Maus created the blog in summer 2005 and pedaled his way into the city's bike world. He wrote about rides to Kelley Point park and new street markings.

But he says he hit it big with the Randy Albright story.

After a close call, Albright pulled in front of a TriMet bus to get the driver's attention. The driver opened the door and allowed a rider to get off and assault Albright. Maus broke the story with pictures from the bus's camera, a reporting coup.

"I was a journalist all of a sudden," he says. "I got the story up, and it went absolutely crazy."

This, Maus thought later, was the first in a series of signs the Web site might make a full-time job.

He had contract work helping bike companies on marketing and sales. But he was quickly losing interest and falling in love with the blog. He told his wife he was done re-signing clients. Soon, the Web site would be the family's main income.

He figured a good Web site would sell — eventually.

"That was probably a really bad decision," Maus says. "I have two kids." Journalist or advocate?

Maus loves scoops, but he wasn't the first to break news of the bike master plan last month.

The Bicycle Transportation Alliance, a Portland-based bike advocacy group, sent an e-mail alert to its thousands of fans. Maus picked it up and repeated the alliance's message for an e-mail campaign. The bike plan debate, Maus says, "is the result of something I've been building to for a long time."

This April, Maus says he had 1,800 subscribers plus 41,000 unique visitors to his Web site, more than twice as many as a year earlier. Half his readers are Oregonians, but in March he had at least 100 visits from every state. He says his idea has spawned imitation sites in Seattle and South Carolina.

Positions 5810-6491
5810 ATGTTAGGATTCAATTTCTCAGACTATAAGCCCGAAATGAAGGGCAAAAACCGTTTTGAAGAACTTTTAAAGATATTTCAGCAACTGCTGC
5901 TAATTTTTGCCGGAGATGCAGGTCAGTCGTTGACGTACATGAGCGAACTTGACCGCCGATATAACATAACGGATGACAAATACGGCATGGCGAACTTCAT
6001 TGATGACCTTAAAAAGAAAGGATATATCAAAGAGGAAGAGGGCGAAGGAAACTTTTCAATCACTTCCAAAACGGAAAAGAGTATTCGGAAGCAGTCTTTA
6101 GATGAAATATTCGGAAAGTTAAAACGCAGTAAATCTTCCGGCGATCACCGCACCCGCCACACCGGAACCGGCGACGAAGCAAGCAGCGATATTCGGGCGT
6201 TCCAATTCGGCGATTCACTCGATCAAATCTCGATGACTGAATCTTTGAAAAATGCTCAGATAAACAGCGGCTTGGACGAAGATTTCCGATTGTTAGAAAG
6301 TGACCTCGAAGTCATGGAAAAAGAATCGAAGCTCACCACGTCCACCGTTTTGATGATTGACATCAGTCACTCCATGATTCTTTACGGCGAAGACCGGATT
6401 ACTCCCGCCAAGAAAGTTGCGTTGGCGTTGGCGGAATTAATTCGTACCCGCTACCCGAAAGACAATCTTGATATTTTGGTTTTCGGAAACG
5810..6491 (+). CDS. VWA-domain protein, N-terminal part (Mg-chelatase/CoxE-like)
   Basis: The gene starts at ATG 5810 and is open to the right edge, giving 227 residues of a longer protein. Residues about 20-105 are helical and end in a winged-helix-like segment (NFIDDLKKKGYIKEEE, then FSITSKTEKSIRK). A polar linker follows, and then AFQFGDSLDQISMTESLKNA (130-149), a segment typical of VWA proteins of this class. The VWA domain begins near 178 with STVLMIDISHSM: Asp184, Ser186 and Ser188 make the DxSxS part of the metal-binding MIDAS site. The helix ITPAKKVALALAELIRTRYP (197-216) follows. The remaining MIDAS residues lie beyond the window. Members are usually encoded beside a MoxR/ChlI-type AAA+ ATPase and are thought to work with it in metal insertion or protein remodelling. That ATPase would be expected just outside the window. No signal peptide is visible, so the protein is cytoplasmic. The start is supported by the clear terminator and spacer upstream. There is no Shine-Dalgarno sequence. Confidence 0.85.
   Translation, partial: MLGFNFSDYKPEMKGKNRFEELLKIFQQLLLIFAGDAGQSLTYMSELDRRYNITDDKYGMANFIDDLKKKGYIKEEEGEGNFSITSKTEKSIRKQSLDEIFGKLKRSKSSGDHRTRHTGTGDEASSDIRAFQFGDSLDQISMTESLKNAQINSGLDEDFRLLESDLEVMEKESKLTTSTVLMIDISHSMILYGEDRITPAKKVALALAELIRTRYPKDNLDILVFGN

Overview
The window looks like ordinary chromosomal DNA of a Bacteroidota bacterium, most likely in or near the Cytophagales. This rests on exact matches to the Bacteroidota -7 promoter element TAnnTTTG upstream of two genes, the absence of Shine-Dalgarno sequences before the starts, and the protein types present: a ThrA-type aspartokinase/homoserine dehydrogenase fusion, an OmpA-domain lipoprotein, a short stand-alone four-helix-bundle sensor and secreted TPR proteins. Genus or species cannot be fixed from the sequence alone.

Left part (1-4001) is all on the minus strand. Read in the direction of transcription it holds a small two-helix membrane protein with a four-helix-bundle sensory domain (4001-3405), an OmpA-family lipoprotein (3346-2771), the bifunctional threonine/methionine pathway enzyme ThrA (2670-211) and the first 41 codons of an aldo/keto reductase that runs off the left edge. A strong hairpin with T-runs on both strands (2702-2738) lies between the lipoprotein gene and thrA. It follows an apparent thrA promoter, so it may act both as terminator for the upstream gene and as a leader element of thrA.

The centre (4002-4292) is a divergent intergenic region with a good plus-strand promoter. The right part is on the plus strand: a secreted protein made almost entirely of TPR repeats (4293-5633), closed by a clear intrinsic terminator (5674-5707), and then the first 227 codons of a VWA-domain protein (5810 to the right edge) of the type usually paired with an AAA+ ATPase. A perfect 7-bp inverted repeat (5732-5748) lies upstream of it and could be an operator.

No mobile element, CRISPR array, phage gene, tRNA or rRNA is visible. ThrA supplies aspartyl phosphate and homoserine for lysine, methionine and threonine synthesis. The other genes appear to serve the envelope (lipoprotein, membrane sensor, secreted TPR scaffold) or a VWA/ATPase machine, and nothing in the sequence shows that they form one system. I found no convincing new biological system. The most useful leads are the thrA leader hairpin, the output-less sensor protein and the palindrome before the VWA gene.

Maus' site is "probably the best bike blog in the world," Bricker says.

Maus' popularity helps generate $3,000 a month in ad sales, $50 a pop for job postings and a few bucks for picture sales. Combined, they make Maus the rare local blogger who can make a living on writing.

But Maus is conflicted.

He wants to be a more professional reporter, but he also wants to keep his activist roots. He interviews city bike planners as a reporter and sits on the bike master plan committee as an advocate, a step that's usually forbidden for independent journalists.

"Jonathan has to be careful," Bricker says. "Is he a media source? Is he an advocate?"

At home, Maus is conflicted about not seeing his girls during work on days that can stretch 15 hours. This week, he was about to leave for a dinner party with his family when the phone rang.

Naito Parkway got its new bike lane striping, the caller said.

Maus jumped on his Co-Motion road bike and rode out to snap a picture. He got the story first, but he was late to dinner, causing a minor domestic disagreement.

"To many people, that's really important," his wife says of the new bike striping. "But I see it differently."

Yet it's that endless curiosity and obsessive determination to "celebrate what's going on and make it better" that's made work.

Reflecting on the site, Maus says: "At one point I'm really excited. Then I think I'm a loser.

"It's totally insane. I'm totally out of control with this thing."

Ryan Frank: 503-221-8564;